Rachel Gallion and her eight-year-old daughter Kennedy couldn’t contain smiles Saturday as they cut the ribbon on their newly refurbished home from Zion Community Development Corporation.
“I purchased the home about a year and a half ago and the plan was always to make it energy efficient,” said Gallion. “Some energy-efficient measures cost a little more, but they usually last a lot longer, which makes them cheaper in the long run. We’re just so excited.”
Zion began upgrading the house at 305 Lincoln St. last October as part of its Affordable Green Housing Initiative. It was the first refurbishing project by Zion, but the company has already built a brand new, solar powered home at 121 Smith St.
Another rehabilitation project at 138 Lincoln St. is planned for later this year.
“What we’re trying to do is provide decent, safe, and sanitary housing that’s not an insult to the plant, will improve the economic circumstances for the people living in the houses, and improve Oberlin’s housing stock,” said David Sonner, interim executive director at Zion. “This rehab project is the first of many.”
Michael Yates, Zion’s construction manager, said the rehab of the house was no easy task.
“The floor was completely rotted,” he said. “It was quite an involved process. We had to jack up the second floor to hold the structure steady as we took out supports. It’s very well insulated now and we’re proud of the finished product.”
New insulation was installed in the house’s foundation, walls, and attic. A new metal roof, high-efficiency mini-split heat pump system, and 40-gallon on-demand water heater were also put in.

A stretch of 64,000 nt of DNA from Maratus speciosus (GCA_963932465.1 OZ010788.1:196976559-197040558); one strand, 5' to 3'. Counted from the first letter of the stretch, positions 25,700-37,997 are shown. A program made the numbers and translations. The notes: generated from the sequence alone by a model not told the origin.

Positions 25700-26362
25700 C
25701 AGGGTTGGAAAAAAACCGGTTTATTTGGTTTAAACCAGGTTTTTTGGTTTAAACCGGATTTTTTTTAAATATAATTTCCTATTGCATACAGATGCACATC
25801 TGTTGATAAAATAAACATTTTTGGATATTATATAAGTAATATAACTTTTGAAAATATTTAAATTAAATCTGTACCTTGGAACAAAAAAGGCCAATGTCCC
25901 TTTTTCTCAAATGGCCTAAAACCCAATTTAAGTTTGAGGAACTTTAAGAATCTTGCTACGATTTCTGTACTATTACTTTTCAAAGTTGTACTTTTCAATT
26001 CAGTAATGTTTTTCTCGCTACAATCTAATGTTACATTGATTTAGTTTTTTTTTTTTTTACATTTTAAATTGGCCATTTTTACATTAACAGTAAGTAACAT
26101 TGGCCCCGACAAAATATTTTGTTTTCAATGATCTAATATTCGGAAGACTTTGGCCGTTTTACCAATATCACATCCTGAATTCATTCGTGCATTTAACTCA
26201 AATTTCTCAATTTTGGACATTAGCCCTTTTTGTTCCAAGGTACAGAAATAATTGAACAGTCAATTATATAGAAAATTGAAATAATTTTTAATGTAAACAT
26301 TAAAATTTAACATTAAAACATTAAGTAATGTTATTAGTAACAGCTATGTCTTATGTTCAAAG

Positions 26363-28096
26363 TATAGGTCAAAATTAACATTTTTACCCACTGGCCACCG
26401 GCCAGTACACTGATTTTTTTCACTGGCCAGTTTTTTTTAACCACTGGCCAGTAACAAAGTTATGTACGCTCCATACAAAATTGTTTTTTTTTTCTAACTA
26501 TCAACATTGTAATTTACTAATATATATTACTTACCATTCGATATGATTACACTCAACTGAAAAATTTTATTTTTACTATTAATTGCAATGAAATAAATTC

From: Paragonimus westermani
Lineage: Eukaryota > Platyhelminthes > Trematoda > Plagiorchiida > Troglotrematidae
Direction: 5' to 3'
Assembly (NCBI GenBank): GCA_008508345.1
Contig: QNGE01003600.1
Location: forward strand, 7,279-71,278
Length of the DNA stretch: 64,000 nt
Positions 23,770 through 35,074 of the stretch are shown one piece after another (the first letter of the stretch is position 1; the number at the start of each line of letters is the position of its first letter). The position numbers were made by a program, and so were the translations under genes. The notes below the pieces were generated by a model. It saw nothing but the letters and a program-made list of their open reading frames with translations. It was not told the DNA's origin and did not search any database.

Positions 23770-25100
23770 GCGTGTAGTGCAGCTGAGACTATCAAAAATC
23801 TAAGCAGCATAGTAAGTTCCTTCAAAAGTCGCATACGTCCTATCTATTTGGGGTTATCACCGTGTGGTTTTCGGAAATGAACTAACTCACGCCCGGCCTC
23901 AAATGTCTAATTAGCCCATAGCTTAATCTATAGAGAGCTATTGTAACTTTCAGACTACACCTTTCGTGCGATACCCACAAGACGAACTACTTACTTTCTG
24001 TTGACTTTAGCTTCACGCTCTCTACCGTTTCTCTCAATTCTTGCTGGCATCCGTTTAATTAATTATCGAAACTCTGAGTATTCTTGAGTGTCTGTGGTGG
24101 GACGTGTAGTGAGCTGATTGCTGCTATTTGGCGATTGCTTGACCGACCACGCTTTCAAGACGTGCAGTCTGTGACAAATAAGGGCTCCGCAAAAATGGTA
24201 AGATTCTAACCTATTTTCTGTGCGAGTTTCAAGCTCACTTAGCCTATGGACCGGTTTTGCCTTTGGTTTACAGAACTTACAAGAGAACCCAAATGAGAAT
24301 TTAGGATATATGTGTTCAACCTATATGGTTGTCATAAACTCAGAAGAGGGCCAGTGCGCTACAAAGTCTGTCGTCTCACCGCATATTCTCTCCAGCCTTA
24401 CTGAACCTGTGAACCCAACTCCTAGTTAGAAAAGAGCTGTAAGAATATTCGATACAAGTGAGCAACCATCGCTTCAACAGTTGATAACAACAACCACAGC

“We couldn’t get the solar panels in here because of the trees,” said Sonner. “The new house on Smith Street does have the panels. It costs about $50 per month to lease the panels and typically the owner’s electric bill from Oberlin is only $3 per month.”
According to Zion, the average monthly energy cost for an Oberlin home is $270.35.
Many on hand called Zion’s former executive director, Alan Mitchell, “the brains behind the refurbishing project.”
He left the company in December to accept a position with the Richland County Foundation, but said he couldn’t resist coming back to see how the house had turned out.
“The cost of housing continues to plague people’s finances in Oberlin,” he said. “The cost of rental often exceeds the cost of ownership, especially in a smaller home. We wanted to come up with a way to make homes more sustainable and more affordable. People could afford these homes, but they couldn’t afford the cost of heating, cooling, and making them comfortable.”
Jonathan Delozier can be reached at 440-647-3171 or @DelozierNews on Twitter.